The Gemini VIII mission that nearly killed its crew
March 16 was a double anniversary for space travel – it’s the 90th anniversary of the launch of the first liquid-fueled rocket by Dr. Robert Goddard, but also the 50th of the first time mankind successfully docked two spaceships, with the flight of Gemini VIII.
The Mercury launches got Americans into orbit for the first time, while Apollo got us onto the moon, but it was the Gemini missions that made that moonshot possible and, fittingly enough, it was Neil Armstrong that captained Gemini VIII.
The docking maneuver was key to the moon landing, since the command capsule had to detach from the launch vehicle, rotate and then mate up with the landing module. Gemini VI was supposed to be the test bed for this, but the Agena Target Vehicle exploded shortly after launch.
This time, however, things went well and the two vehicles launched successfully. Neil Armstrong and David Scott were fired up atop a modified Titan II rocket and made it into an orbit around 300 kilometers above the planet.
After doing a visual inspection of the target vehicle, the spacecraft approached and matched orbits, before approaching slowly and completing a successful docking on the pair’s fifth orbit around the planet at 1714 ET.
The plan was for a successful docking followed by Scott exiting the spacecraft and performing a spacewalk to test out the Extravehicular Support Pack NASA had developed. But less than half an hour after docking, things began to go drastically wrong.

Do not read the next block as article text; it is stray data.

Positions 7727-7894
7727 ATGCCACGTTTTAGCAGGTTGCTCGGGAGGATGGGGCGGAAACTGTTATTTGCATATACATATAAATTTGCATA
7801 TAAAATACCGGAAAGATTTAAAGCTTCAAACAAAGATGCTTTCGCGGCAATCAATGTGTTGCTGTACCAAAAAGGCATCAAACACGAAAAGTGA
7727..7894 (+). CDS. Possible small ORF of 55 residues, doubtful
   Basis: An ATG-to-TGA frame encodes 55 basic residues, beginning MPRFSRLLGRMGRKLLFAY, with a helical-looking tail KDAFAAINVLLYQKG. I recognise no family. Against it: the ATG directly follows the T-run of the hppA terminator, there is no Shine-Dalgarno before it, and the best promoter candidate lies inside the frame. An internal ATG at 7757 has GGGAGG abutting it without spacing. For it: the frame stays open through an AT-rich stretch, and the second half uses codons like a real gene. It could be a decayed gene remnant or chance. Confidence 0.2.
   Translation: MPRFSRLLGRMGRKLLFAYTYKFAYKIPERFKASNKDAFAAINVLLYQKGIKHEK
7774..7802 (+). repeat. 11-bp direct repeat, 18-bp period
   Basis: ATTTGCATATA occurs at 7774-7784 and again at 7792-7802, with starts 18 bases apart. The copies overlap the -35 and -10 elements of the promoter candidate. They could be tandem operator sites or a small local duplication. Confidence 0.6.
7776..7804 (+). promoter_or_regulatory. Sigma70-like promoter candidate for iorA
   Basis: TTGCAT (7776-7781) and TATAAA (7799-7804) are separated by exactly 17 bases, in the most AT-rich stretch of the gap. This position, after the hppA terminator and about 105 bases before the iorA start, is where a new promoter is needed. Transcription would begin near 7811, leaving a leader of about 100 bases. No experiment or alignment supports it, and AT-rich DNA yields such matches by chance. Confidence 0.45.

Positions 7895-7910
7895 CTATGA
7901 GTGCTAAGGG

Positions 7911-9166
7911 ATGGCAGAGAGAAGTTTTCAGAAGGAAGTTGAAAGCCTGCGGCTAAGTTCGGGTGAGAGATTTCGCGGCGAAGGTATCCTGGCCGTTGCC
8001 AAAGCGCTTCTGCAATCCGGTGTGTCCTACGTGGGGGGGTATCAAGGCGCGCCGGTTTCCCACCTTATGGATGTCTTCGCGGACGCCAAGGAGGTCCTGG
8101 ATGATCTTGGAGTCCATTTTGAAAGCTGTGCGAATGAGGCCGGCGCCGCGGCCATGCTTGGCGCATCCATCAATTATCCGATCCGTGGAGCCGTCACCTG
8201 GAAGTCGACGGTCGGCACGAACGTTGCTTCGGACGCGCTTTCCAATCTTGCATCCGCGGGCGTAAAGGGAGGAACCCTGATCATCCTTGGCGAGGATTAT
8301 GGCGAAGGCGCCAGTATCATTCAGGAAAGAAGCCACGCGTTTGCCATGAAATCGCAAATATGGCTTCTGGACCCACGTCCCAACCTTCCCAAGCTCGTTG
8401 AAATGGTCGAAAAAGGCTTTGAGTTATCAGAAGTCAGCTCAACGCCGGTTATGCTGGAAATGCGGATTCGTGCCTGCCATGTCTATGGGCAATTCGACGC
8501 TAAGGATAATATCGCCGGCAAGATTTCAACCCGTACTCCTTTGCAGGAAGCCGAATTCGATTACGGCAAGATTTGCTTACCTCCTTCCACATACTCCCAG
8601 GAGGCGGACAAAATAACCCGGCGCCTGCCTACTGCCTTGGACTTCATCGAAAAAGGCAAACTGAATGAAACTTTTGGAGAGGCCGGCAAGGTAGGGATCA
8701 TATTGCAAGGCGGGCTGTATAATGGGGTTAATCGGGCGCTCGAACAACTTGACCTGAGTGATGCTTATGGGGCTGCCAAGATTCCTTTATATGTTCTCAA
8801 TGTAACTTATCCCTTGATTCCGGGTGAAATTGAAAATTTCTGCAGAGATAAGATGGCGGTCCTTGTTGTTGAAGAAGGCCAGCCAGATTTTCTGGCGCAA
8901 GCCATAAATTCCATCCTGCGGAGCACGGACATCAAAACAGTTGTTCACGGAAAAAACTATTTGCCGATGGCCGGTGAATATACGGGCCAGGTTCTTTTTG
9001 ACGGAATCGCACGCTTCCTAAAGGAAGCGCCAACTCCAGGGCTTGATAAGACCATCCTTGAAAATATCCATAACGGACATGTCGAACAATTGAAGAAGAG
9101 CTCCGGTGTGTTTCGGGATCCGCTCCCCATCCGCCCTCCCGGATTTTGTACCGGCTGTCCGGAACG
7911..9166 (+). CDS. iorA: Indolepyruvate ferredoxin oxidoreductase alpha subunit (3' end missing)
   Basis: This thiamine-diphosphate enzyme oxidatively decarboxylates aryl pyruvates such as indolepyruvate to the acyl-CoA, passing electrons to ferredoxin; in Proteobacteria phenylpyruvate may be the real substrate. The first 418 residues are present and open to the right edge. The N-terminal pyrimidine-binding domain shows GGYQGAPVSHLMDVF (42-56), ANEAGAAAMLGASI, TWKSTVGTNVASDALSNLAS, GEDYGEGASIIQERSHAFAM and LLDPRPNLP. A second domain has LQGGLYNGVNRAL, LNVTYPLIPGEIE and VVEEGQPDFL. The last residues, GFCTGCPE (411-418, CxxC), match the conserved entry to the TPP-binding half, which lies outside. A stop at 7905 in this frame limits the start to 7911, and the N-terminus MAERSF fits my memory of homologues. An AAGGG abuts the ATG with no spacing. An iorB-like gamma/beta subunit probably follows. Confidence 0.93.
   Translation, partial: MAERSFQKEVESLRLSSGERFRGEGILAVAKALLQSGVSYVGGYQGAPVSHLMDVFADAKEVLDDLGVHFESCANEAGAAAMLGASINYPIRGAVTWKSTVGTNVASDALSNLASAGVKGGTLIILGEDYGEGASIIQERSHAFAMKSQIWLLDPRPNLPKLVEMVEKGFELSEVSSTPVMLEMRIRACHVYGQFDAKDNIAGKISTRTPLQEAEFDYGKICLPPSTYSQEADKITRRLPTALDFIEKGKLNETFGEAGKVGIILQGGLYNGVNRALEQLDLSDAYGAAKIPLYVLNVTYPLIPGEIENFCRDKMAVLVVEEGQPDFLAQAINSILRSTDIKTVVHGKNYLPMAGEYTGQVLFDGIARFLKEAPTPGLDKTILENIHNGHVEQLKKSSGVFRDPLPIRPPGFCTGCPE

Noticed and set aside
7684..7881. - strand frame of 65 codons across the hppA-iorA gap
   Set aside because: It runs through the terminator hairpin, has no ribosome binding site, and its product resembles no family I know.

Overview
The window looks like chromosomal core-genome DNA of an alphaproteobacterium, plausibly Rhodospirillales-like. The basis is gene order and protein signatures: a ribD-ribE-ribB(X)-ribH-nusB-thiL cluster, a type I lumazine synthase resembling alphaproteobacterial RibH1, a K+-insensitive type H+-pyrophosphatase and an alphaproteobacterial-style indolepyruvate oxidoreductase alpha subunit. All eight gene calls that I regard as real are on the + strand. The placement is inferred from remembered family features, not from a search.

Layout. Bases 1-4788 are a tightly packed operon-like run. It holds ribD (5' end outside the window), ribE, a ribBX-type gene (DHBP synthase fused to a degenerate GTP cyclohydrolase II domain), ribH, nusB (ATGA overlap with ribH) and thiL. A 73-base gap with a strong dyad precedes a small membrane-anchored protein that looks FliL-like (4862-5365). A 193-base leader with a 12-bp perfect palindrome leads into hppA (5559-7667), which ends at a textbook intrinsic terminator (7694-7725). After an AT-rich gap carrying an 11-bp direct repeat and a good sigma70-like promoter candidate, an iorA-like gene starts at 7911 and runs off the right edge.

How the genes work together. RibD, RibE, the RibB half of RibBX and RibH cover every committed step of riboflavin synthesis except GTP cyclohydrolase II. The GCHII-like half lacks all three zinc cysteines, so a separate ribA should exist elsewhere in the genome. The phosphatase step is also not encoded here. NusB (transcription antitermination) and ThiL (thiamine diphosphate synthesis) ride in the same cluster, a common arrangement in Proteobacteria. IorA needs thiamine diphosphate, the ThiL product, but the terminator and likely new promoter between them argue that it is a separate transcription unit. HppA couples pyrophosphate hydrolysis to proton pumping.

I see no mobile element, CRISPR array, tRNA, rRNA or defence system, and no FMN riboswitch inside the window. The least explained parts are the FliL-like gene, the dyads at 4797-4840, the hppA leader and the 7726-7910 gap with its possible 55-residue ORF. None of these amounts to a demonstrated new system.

The two spacecraft started to rotate and Armstrong immediately detached from the other spacecraft. The roll, pitch, and yaw got even worse and by now the spacecraft was rotating more than once a second.
Armstrong used the Orbit Attitude and Maneuvering System (OAMS) thrusters to stabilize the spacecraft, but as soon as he stopped using them the rolling started again. Figuring the OAMS system was malfunctioning, Armstrong shut them down and used the Re-entry Control System (RCS) thrusters to stop the spin.
Unfortunately this depleted three quarters of the RCS system’s fuel, and the flight had to abort early. The planned landing spot was in the Atlantic, but the emergency led to the astronaut’s bringing it down in the Pacific instead, ten hours after launch.
A three-man rescue squad parachuted down to the capsule as it landed and attached the emergency flotation collar to the Gemini capsule. This allowed the crew to exit the vehicle and they were picked up within three hours.
The cause of the problem was determined to be one of the OAMS thrusters getting locked on by an electrical fault. Nevertheless, the docking was a success and paved the way for Armstrong to make his giant leap for mankind.